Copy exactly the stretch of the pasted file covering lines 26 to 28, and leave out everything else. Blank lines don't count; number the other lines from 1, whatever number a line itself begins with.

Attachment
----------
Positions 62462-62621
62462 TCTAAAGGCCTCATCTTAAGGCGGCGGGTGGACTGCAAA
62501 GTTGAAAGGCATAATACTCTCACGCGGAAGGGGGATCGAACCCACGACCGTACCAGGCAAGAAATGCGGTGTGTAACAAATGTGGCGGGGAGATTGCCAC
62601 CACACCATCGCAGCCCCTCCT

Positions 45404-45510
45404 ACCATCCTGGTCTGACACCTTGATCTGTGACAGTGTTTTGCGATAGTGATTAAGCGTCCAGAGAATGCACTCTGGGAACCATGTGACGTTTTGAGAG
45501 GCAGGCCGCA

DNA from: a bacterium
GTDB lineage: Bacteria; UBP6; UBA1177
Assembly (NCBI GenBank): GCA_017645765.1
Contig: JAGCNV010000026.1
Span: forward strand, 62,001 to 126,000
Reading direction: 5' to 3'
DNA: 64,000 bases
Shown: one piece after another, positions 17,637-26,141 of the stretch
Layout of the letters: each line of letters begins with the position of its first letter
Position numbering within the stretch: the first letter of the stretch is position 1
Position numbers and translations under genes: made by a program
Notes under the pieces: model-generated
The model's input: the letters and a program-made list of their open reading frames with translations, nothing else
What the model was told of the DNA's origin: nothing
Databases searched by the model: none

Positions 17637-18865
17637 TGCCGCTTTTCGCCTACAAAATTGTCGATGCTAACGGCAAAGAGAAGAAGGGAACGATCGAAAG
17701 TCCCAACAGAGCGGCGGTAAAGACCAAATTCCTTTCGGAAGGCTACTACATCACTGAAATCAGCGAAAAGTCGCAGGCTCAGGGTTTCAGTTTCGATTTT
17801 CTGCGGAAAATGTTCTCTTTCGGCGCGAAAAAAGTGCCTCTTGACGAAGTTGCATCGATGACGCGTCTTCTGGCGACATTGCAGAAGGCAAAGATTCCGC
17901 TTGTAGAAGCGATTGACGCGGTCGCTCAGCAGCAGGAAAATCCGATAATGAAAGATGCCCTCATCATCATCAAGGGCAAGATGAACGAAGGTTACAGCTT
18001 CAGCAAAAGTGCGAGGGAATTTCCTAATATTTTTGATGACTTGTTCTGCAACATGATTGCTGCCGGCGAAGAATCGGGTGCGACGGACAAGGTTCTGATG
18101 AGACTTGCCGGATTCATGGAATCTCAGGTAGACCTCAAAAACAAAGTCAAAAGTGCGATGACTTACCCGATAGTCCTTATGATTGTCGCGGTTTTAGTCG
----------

17801 CTGCGGAAAATGTTCTCTTTCGGCGCGAAAAAAGTGCCTCTTGACGAAGTTGCATCGATGACGCGTCTTCTGGCGACATTGCAGAAGGCAAAGATTCCGC
17901 TTGTAGAAGCGATTGACGCGGTCGCTCAGCAGCAGGAAAATCCGATAATGAAAGATGCCCTCATCATCATCAAGGGCAAGATGAACGAAGGTTACAGCTT
18001 CAGCAAAAGTGCGAGGGAATTTCCTAATATTTTTGATGACTTGTTCTGCAACATGATTGCTGCCGGCGAAGAATCGGGTGCGACGGACAAGGTTCTGATG